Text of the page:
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The new one-two Billy-Joey punch

CINCINNATI — It is a small sampling, about the same portion as the cheese you get as a grocery store free sample. Just a taste.

 

It is only three games, but the one-two punch of Billy-Joey is working exactly the way Cincinnati Reds manager Bryan Price dreamed it would work during his off-season cat naps.

 

His plan was to remove first baseman Joey Votto from his familiar No. 3 spot in the batting order and push him up to second in the order.

 

Why? Votto at the baseball plate is as discerning about the pitches he sees as a master chef is at the dinner table plate. Votto doesn’t like every pitch he sees and, in fact, likes very few. It is almost as if he is bypassing the main course and waiting for dessert.

 

Every year, while batting third, Votto either led the league in on-base percentage or was in the top two or three. That’s because if the pitcher wants to walk him, Votto tosses away his bat and says, “Thank you very much,” on his way to first base.

 

After all, scoring runs in baseball is all about getting on base first.

 

And there is a bonus with Votto batting second. Because he takes so many pitches, if he is batting second, behind the human speeding bullet, Billy Hamilton, Votto’s electronic eye gives Hamilton some pitches on which to steal bases.

 

Is it working? Have the Reds started the season 3-and-0 with Hamilton and Votto in the middle of everything?

 

During Wednesday’s 11-inning victory over the Pittsburgh Pirates, Hamilton was on base four times and stole three bases. He stole second early in the game and Votto drove him home with a single. And in the 11th inning, Hamilton was on base when Votto’s single scored Zack Cozart from second to end the game, a 5-4 Reds victory.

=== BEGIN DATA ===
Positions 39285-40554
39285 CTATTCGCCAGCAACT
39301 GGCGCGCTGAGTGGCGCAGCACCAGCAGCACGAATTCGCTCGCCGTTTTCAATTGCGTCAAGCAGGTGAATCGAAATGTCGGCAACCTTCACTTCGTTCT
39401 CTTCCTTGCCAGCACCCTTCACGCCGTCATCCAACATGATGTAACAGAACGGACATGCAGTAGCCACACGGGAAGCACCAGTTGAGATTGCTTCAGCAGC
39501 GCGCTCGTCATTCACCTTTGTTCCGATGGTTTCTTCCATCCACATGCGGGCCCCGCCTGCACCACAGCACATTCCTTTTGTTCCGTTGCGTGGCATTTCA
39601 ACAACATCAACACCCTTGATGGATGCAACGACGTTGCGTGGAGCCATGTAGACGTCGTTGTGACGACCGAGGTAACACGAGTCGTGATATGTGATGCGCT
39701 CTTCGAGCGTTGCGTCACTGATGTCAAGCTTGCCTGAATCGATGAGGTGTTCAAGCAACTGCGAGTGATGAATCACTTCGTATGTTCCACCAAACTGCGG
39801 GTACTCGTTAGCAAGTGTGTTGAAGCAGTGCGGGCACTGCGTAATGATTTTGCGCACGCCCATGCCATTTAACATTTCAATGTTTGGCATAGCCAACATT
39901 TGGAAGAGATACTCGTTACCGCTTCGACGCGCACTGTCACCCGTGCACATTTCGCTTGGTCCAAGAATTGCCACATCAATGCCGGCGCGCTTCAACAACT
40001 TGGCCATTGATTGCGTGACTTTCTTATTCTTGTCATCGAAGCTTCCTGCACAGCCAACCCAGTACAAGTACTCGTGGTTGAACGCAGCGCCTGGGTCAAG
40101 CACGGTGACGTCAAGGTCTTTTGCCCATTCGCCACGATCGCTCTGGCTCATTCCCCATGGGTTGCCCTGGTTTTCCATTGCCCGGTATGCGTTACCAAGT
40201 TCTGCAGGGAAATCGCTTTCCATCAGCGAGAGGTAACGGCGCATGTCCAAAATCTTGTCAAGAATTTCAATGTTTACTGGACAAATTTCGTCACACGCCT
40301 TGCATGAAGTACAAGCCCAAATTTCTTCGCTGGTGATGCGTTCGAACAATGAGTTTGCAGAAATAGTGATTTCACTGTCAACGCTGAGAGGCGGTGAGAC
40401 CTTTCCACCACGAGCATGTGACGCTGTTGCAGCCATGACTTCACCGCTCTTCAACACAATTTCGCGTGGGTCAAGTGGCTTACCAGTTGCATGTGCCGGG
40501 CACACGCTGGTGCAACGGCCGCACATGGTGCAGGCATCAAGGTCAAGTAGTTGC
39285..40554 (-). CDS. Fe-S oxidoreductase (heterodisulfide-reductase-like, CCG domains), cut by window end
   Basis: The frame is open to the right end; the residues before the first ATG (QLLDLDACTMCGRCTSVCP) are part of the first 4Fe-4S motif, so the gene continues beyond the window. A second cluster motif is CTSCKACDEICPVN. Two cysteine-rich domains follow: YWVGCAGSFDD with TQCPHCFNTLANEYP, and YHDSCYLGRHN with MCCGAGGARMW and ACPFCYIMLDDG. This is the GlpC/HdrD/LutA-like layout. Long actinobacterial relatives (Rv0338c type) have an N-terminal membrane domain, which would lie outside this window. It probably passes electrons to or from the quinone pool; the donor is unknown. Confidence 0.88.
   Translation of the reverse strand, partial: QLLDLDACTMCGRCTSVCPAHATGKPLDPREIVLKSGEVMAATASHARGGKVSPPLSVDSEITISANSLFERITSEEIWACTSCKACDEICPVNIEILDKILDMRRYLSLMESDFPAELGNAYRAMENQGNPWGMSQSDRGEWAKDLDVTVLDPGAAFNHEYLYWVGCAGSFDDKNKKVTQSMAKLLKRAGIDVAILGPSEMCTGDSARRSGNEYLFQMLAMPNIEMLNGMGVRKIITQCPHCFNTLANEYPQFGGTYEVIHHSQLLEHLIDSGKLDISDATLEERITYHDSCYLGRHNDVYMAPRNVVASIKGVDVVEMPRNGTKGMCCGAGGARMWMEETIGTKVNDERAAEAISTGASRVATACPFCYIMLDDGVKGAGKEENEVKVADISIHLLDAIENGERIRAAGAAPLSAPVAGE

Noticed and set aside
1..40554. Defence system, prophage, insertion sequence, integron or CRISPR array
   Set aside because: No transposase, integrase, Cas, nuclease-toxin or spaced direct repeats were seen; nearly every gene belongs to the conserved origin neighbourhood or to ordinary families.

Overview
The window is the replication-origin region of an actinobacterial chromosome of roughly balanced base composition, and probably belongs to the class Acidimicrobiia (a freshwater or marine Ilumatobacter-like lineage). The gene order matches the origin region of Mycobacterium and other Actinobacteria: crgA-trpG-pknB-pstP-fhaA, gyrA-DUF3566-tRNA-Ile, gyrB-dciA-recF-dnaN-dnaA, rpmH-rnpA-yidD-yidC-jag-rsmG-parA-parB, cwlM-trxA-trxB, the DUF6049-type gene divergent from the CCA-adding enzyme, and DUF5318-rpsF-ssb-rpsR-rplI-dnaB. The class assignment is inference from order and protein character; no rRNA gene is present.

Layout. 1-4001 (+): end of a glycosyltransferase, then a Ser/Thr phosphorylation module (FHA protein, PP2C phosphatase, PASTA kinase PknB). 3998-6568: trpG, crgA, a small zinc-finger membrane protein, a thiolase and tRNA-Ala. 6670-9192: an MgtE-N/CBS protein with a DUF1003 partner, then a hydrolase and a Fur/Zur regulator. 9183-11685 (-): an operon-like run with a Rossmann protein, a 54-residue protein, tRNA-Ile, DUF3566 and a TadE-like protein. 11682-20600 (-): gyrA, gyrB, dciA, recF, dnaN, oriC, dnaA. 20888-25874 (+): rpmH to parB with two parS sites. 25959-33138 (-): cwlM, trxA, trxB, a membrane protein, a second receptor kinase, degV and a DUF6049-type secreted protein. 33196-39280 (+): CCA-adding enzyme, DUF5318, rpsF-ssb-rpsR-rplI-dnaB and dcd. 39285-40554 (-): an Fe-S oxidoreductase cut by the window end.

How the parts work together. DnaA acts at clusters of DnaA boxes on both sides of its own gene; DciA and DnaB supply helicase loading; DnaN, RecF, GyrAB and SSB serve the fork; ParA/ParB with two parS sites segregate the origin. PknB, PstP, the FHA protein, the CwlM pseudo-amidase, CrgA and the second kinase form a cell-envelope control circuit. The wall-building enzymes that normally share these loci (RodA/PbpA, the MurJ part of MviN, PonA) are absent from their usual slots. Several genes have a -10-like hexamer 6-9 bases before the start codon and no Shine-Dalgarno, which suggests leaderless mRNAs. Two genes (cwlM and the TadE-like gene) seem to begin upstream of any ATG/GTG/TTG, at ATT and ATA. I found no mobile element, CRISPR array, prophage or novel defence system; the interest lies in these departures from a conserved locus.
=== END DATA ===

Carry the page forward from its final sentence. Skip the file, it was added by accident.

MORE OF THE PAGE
On Opening Day Monday, the score was tied, 2-2, in the eighth inning. Hamilton singled and Votto followed with a single. Hamilton stole third but that one wasn’t needed because Todd Frazier crushed a three-run home run, the runs needed for a 5-2 victory.

 

On Thursday, Hamilton reached base on a fielder’s choice, stole second for his sixth theft in three games and watched Votto’s two-run home run land in the wet grass behind the center field wall. It tied the game, 2-2.

And the Reds won it in the bottom of the ninth, 3-2.

 

“That’s what we need,” said Votto. “We need Hamilton to get on base because he definitely sets everything in motion. He disrupts all the patterns a pitcher has. That’s exactly what we expect out of him.”

 

Of his move from third to second in the order, Votto said, “I don’t care where I hit, it doesn’t matter.” Then he flashed a smile and said, “Well, it might bother me to hit seventh or eighth.”

 

In the first two games, Votto is hitting .400 (4 for 10), four singles, and has two RBI. Hamilton is hitting .444 (4 for 9) with four stolen bases and three runs scored.

 

Price, Votto and everybody wearing a Cincinnati uniform, knows the important of Hamilton getting on base to kick-start an offense that was 28th in the majors last year in runs scored.

 

“A lot of good things happen when Billy is on base four times in a game like (Wednesday),” said Price. “It just sets a tone for us. It does put pitchers on the defensive, having to concern themselves with the base runner as well as thinking about who is hitting behind him (Votto). He is just a real pain in the butt for anybody who has to pitch with Billy on base.”

 

Due to injuries, Votto played only 63 games last season and spent the winter rehabbing his legs and there was concern over his stability. He displayed all spring that he is healthy and in the early going he has shown that he is a force.

 

Shortstop Zack Cozart was on second base in the 11th inning when Votto delivered the game-ending hit and what he said afterward shows the faith this team has in Votto.

 

“We have all the confidence in the world in Joey Votto,” said Cozart. “We almost expect him to get a hit in that situation because that’s how highly we think of him. I had a good feeling he would get a big hit for us. It seems like he always does.”

 

And with Votto batting second, everybody on the team seconds the motion.


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